The harassment of certain rights groups in Kazakhstan is not a new situation. Kazakhstan government has plenty of restrictive laws and charges at their disposal to use against activists and organisations who do not fit into the line. In 2017, the government ran tax audits on three rights groups and also have repeatedly denied registration to feminist groups in recent years.

In 2016, Kazakhstan has adopted article 460-1 of the Administrative Code as a part of a package of amendments imposing burdensome reporting obligations (European Country of Origin Information Network, 2020). This new law became the centre of the government’s tactics to paralyse unwanted organisations.

When president Kassym-Jomart Tokayev in 2019 promised development of the country to a more civil friendly society or in other words “listening state”, most of the people were optimistic (, 2019).

Instead, after two years of his rule, independent human and civil rights groups are complaining about the coordinated political pressure under the official argument of financial reporting irregularities, which led to crippling fines. Surprising, however, about the latest attacks is how many groups are targeted at once by the unlawful manner of the government (Rittmann, 2021).

In between October and November 2020, at least 13 NGOs throughout Kazakhstan received notifications that they have failed to properly report on foreign funds they have received dating back to 2018 (European Country of Origin Information Network, 2020).

In November 2020, the independent civil society organisations have made a joint statement in which they have expressed their fear that Kazakhstan authorities are intimidating, harassing and putting pressure on the civil society. All of this undermines their ability to freely carry out their work (KIBHR, 2020). They also state that the timing and the nature of tax politics from the officials has only one true aim, to paralyse activities of human rights organisations for some time.

In Kazakhstan, the government is deliberately targeting human rights nongovernmental organisations, with the help of tax authorities. The NGOs work under an everyday pressure of possible fines and even a possibility of suspension due to alleged financial violations. These NGOs include the Amnesty International, Front Line Defenders, Human Rights Watch and International Partnership for Human Rights (Lillis, 2021).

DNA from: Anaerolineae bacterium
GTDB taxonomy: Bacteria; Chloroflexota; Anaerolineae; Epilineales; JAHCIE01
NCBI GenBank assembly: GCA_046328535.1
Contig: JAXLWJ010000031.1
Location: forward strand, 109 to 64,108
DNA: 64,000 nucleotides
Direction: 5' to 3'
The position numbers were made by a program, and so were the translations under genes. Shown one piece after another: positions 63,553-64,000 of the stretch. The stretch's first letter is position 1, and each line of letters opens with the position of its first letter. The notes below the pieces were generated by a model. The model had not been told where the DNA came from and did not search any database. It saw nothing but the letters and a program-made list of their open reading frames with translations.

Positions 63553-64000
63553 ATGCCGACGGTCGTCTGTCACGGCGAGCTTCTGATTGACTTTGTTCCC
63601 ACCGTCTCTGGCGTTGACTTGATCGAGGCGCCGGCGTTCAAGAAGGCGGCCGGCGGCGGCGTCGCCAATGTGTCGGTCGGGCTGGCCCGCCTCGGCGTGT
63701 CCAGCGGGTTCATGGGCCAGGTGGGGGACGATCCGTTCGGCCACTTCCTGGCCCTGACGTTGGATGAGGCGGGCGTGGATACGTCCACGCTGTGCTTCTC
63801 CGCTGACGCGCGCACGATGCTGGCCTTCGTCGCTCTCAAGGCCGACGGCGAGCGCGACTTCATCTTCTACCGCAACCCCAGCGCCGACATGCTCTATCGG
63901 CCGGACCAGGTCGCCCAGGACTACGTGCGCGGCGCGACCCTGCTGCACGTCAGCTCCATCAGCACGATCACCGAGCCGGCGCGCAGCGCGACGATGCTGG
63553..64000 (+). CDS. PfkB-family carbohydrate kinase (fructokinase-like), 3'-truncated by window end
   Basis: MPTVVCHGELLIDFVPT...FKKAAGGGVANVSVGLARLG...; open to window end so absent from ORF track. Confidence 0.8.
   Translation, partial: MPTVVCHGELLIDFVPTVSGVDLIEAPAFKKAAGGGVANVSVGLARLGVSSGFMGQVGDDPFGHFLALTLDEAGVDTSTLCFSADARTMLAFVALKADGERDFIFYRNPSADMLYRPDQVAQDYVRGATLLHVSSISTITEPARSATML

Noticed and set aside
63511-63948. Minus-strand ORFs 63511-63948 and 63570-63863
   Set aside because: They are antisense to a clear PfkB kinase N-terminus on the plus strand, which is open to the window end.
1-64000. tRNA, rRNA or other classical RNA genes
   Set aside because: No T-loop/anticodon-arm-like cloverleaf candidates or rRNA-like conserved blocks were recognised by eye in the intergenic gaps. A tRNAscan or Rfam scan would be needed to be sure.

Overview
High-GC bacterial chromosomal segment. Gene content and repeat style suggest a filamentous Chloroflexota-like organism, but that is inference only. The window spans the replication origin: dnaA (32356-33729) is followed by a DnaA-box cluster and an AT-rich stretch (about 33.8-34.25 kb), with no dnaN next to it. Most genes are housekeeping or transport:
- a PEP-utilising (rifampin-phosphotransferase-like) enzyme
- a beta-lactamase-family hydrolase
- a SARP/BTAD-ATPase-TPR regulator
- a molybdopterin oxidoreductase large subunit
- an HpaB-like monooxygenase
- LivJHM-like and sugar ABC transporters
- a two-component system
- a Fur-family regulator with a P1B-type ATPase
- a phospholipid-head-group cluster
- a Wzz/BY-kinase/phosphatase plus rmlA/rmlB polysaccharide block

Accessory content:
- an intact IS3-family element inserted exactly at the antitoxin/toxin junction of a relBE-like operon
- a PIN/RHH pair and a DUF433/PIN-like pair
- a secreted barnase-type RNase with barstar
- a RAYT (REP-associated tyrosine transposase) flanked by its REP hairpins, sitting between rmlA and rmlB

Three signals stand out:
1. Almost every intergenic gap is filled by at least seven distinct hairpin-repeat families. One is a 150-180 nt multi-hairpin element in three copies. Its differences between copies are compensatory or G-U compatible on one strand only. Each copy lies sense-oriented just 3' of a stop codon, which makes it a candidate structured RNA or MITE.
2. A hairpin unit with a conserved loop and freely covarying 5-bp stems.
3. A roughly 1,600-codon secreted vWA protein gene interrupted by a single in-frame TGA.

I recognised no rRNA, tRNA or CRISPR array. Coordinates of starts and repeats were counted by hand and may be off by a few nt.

On January 15 2021, the tax authorities suspended work of Echo, an independent NGO, for three months and also fined it with a USD 1,400 fine over so-called financial irregularities (Mazorenko, 2021). The suspension of Echo, whose mission is to get public involved at all levels of government (Echo, 2021), came days after Kazakhstan held a parliamentary election, in which there were not allowed any opposition parties (Kumenov, 2021). Echo was preparing to publish its findings about the election at the time when they got suspended, what effectively delays the process of publishing.

The NGO Wing of Freedom also closely monitored the elections and they were as well fined after the elections took place (Lillis, 2021). “Targeting over a dozen prominent human rights groups with alleged financial reporting violations is more than gross overreach by Kazakhstan tax authorities,” said Marie Struthers, Eastern Europe and Central Asia director at Amnesty International. “It is a cynical attempt to silence independent and critical voices precisely when these voices matter the most” (Human Rights Watch, 2021). It is also of particular concern that this increased government’s activity in targeting the NGOs coincided with the parliamentary election in January 2021 (Radio Free Liberty, 2020).

Prohibition of polls and surveys

The whole anti-NGO campaign is only a part of a bigger picture. In December 2020, police officials detained activists and campaigners supportive of other parties then the ruling Nur Otan. Police have detained and fined at least 10 campaigners from pro-democratic party Ak Zhol. As the time came closer to the election-day, at least 25 civil activists were detained, fined and persecuted. All of this campaign against opposition has led to a few hundred protests in Almaty and other major cities around the country. In many cases, the government was expecting the protests and was preparing for them by detaining several activists from their homes, or on the street before they even had a chance to assemble. Up until January 2021, some 300 people have been detained in major cities of Kazakhstan (IPHR, 2021).

Since 2019, the officials in Kazakhstan began to suppress election polls run by the independent media or bloggers. In December 2020, several bloggers and public figures were summoned to the prosecutors office, where they were warned that they would be held responsible if they attempted to hold elections polls. Today there are only seven organisations that are allowed to conduct a public opinion poll and all of them are either state-owned or state-controlled institutions (IPHR, 2021).

Author: Pavel Matusak


Photo Source: 2019 REUTERS/Mariya Gordeyeva in Human Rights Watch (2020). (

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